Western internet companies have a troublesome history in China, but – says internet veteran Kaiser Kuo in the Technology Review – Facebook has a bigger chance to reenter China than Google. “Google is not trusted.”
This past June, Google’s CEO, Sundar Pichai, said that he wanted the company to properly return to the country. “We want to be in China, serving Chinese users,” he said, speaking at the Code Conference. Tsui says there have been “rumors” that Google’s Play Store may enter China (the company declined to comment). Google’s Android mobile operating system is wildly popular in China, but the company’s ability to extract revenue from that position is limited because the Play Store isn’t available.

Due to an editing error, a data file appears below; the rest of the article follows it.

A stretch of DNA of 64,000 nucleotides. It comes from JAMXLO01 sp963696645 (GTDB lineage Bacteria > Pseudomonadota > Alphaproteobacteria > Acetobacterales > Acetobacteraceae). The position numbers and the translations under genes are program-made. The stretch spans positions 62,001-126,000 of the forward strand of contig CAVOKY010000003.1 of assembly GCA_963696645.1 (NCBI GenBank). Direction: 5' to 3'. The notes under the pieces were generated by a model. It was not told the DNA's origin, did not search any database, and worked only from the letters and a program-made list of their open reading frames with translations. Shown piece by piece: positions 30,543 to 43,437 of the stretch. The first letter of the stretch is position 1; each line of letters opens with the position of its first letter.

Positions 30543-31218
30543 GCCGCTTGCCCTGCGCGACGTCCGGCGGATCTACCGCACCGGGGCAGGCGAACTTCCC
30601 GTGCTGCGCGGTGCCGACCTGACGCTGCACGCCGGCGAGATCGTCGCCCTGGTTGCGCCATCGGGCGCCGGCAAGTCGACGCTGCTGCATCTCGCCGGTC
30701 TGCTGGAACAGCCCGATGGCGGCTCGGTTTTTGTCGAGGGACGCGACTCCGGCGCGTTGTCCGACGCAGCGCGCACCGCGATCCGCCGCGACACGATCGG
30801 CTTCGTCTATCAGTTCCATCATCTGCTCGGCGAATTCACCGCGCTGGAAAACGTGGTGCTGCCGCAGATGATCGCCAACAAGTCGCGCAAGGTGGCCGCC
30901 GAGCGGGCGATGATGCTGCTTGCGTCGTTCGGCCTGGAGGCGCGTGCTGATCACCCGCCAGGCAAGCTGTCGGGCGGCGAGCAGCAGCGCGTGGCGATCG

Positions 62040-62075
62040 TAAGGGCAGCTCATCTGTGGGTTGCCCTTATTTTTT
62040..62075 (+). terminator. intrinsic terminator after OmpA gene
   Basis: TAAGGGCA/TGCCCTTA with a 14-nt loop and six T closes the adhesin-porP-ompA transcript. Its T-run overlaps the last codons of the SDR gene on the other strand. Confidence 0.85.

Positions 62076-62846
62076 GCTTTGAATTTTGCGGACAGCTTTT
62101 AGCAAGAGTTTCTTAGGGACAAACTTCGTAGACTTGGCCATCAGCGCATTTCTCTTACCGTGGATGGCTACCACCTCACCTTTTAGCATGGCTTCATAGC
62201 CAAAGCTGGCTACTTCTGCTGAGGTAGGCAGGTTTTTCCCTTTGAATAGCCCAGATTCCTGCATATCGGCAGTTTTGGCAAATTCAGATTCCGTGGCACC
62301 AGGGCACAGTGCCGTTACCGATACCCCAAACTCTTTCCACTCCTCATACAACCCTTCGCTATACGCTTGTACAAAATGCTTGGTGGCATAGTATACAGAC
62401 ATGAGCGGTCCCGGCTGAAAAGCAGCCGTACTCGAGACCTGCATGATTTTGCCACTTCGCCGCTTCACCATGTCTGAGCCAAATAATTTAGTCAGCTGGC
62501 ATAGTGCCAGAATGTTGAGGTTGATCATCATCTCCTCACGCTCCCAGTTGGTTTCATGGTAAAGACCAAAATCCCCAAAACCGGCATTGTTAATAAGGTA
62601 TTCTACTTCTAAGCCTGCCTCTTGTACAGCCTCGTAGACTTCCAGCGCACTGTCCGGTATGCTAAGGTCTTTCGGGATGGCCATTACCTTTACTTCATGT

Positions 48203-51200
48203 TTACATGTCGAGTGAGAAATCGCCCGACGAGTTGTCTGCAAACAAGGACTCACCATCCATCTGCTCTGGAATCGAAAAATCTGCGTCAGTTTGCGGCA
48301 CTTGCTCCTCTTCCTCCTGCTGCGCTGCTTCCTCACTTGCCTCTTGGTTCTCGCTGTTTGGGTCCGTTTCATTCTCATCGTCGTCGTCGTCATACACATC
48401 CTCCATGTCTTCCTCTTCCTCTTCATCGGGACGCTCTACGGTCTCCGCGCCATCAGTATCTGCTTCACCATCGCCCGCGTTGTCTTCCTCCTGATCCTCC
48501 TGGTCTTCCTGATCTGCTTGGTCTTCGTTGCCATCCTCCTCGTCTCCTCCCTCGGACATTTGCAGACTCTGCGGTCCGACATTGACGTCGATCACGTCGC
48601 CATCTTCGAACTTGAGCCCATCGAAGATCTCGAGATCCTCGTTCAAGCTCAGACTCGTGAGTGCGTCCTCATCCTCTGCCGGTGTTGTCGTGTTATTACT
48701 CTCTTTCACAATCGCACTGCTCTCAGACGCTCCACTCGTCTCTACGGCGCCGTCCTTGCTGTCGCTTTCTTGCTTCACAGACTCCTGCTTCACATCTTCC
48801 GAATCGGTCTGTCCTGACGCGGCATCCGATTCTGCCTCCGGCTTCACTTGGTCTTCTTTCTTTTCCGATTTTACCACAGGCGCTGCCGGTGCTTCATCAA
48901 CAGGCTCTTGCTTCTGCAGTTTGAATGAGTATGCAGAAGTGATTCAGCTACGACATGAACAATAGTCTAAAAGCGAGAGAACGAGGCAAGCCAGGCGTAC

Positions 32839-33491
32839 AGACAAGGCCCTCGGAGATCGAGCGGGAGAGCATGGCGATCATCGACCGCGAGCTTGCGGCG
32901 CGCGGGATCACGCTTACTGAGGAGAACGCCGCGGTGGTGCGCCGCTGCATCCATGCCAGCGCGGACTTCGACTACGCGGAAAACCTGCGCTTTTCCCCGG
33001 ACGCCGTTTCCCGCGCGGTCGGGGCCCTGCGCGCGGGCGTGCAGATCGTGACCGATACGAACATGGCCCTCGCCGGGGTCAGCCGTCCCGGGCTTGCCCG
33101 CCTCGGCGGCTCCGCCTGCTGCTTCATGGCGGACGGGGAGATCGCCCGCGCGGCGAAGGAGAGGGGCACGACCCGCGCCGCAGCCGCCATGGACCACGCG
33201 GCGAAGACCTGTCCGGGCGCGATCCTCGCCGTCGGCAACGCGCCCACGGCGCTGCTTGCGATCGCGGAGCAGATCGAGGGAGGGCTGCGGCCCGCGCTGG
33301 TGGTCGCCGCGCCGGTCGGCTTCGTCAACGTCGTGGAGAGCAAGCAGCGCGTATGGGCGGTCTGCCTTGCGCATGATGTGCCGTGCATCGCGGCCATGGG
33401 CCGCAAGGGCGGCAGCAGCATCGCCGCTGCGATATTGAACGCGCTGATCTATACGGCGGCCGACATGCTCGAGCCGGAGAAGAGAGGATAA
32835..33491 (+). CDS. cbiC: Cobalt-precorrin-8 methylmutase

Google’s troubled history with Beijing represents a considerable hurdle, however. “They are certainly not trusted,” says Kaiser Kuo, formerly director of international communications at the Chinese search engine Baidu and now the host of the Sinica podcast at China-focused media startup SupChina. Kuo, a well-respected voice on Chinese Internet issues, thinks Facebook’s China prospects look promising. “It’s likely that they will be in with some of their significant services within the coming year,” he says. “There is fairly high-profile engagement with high-ranking Chinese officials and ranking brass at Facebook. You can’t ignore those signals.”
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